Q. What is a specialty or long-term acute care hospital?
A. When you have an accident, suffer a stroke or need surgery, the first place you go is an acute-care hospital. There, the doctors and nurses fix your injuries, perform your surgery and stabilize your condition. Many times, after being stabilized at an acute-care hospital, patients are too medically fragile to go home or to a rehabilitation facility. Perhaps they have an underlying chronic disease, like diabetes or heart disease, which delays the healing process. That's where a long-term acute care hospital (LTACH) comes in. Patients come to an LTACH for several weeks until they are well enough to move on to the next level of their recovery.
Q. How does a long-term acute care hospital differ from an acute-care hospital or nursing home?
A. The average length of stay for an LTACH patient is 25 days as compared to a 4- to 5-day average in an acute-care hospital. An LTACH differs significantly from a long-term care facility or nursing home. LTACH patients are much sicker and may need cardiac monitoring, multiple IVs or even ventilators. Doctors visit LTACH patients on a daily basis.
Q. What types of diagnoses are treated at a long-term acute care hospital?
A. Many of the diagnoses treated in an acute-care hospital can be treated in an LTACH. The most common diagnoses include respiratory and cardiac failure, septicemia (systemic infection) and osteomyelitis (bone infection). Other conditions treated include: peripheral vascular disease, pressure wounds, prolonged surgical recuperation, burns, trauma, complicated fractures, head injury, spinal cord injury, stroke and kidney failure (on dialysis).
Q. What specialized services are available at a long-term acute care hospital?
A. The nurses, therapists and physicians at an LTACH have special expertise in weaning people off of ventilators and treating complex wounds. LTACHs also offer the full scope of services that are available in acute-care hospitals, such as radiology, CT scans, MRI, cardiology and laboratory services.
At the Good Shepherd Specialty Hospital, physical rehabilitation is key. Because patients at the LTACH often cannot withstand many hours of therapy per day, they receive a slower, more regimented therapy plan that takes into account their complex medical needs.
Q. What type of clinicians provide care at a long-term acute care hospital?
A. The Good Shepherd Specialty Hospital prides itself on taking the team approach to our patient's care.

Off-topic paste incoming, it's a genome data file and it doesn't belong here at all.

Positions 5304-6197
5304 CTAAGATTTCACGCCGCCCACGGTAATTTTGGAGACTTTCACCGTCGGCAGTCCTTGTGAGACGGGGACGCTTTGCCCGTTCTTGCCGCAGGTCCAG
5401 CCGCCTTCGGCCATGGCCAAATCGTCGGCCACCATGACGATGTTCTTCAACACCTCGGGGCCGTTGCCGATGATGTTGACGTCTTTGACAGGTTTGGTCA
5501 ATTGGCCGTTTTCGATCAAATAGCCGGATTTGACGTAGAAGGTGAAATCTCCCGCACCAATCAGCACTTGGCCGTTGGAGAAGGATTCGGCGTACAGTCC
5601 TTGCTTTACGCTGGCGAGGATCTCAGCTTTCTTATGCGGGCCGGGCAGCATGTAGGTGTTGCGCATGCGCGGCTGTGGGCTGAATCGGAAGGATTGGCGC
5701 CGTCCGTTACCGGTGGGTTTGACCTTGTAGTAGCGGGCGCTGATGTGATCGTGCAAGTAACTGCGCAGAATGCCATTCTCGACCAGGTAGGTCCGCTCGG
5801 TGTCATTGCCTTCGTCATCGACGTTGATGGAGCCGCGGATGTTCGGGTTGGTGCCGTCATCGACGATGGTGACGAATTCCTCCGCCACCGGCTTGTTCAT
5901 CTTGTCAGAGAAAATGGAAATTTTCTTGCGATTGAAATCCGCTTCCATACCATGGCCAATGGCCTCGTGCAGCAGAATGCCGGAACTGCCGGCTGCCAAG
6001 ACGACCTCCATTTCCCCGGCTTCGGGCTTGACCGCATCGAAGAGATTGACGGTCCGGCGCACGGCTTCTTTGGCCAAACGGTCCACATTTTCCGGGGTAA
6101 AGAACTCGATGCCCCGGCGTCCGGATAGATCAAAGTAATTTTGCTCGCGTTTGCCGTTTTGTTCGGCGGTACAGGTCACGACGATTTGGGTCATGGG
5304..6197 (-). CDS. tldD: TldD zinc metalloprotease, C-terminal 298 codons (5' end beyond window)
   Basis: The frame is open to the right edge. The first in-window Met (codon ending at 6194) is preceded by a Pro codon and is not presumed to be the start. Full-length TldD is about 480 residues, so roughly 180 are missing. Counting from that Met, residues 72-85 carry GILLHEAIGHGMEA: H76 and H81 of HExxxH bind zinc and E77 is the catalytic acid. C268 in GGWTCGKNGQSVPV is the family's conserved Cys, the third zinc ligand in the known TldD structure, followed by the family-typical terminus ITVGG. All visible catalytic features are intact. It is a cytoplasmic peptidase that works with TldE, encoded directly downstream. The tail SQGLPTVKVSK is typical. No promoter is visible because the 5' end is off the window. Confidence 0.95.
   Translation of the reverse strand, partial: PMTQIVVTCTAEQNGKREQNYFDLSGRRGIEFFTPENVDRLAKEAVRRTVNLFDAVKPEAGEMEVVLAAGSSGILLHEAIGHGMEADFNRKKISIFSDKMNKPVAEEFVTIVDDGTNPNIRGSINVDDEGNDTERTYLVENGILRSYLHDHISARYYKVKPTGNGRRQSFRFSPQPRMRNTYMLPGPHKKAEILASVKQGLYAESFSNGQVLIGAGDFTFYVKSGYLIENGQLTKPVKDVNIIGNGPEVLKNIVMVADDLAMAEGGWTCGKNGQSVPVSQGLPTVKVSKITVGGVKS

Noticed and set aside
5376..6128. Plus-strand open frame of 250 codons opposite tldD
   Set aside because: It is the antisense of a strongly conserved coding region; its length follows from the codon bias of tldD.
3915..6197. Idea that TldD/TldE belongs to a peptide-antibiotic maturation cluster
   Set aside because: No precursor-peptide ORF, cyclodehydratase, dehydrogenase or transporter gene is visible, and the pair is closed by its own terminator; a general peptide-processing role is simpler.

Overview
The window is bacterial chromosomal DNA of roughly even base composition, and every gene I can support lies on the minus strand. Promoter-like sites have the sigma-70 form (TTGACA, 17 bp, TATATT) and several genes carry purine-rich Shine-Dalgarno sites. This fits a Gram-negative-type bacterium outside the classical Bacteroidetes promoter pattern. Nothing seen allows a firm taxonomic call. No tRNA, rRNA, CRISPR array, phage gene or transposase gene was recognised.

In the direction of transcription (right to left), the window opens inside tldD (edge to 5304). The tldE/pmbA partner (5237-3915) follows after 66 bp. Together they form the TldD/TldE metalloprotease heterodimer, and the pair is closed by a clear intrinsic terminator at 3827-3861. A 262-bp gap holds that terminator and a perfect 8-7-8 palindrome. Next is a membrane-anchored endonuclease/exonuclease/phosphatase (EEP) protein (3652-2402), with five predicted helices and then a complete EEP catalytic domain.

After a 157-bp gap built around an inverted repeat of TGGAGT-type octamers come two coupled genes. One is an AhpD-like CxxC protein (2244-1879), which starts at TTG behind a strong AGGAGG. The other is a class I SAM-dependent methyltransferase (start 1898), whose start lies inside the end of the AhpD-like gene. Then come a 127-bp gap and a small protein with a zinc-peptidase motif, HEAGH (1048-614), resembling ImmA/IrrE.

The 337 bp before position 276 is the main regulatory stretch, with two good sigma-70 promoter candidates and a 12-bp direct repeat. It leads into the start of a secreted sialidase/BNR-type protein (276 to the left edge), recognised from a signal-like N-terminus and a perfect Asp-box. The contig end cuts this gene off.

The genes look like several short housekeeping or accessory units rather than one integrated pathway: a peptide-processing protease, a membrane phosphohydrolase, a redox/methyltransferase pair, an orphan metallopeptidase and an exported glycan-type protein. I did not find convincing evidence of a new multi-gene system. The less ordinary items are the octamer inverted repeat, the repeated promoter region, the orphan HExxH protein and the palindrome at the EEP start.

While a physician leads the team, it is a care manager (either an RN or social worker) who acts as facilitator and coordinates patient care. RNs and nursing assistants provide nursing care and respiratory therapists address pulmonary needs. Physical, occupational and speech therapists help patients regain as much function as possible so they can get back to doing the things they love, like spending time with their families, working or simply mowing their lawns. Registered dietitians are available to monitor and counsel patients and clinical psychology services, and pastoral care lend patients and families necessary psychological, emotional and spiritual support.
At the Good Shepherd Specialty Hospital, 18 of the 32 beds are monitored by tele-intensivists. These are specially trained critical care doctors who use two-way audio/visual technologies to monitor patients from an off-site location. Patients are monitored throughout the night. Physicians have immediate access at all times, enhancing patient care and safety.
Q. Do you take ventilator-dependent patients?
A. Patients with tracheotomies or extensive breathing assistance needs are commonly admitted to the Good Shepherd Specialty Hospital. Patients who are unable to wean are not appropriate for this level of care. They require placement in a facility for long-term, chronic ventilator-dependant patients.
Q. Who decides if a patient is admitted to the facility?
A. The administrator of Good Shepherd Specialty Hospital, along with nurse managers, care managers and nurse liaisons, meet regularly to discuss the medical status of referred patients. The team evaluates a patient's need for long-term acute care, as well as other contributing factors, and makes a decision regarding admission.
Q. Do you take patients with complex wound care needs?
A. Yes. Treatment modalities include pulsatile lavage and use of the VAC® system. A certified wound nurse is on staff.
Q. Is the specialty hospital a "rehabilitation" hospital?
A. No, but our patients are provided physical, occupational and speech therapy, as needed and tolerated, by members of our therapy staff. There are no minimum therapy requirements for admission.
Q. Can a patient leave the specialty hospital for a physician appointment?
A. The care managers at Good Shepherd Specialty Hospital will make all the necessary arrangements for those patients who need to see a physician outside of the hospital.
Q. Will my insurance cover long-term acute care at Good Shepherd?
A. Good Shepherd Rehabilitation Network holds contracts with numerous insurance providers and we will work with any insurance provider on behalf of our patients. Click here for more information.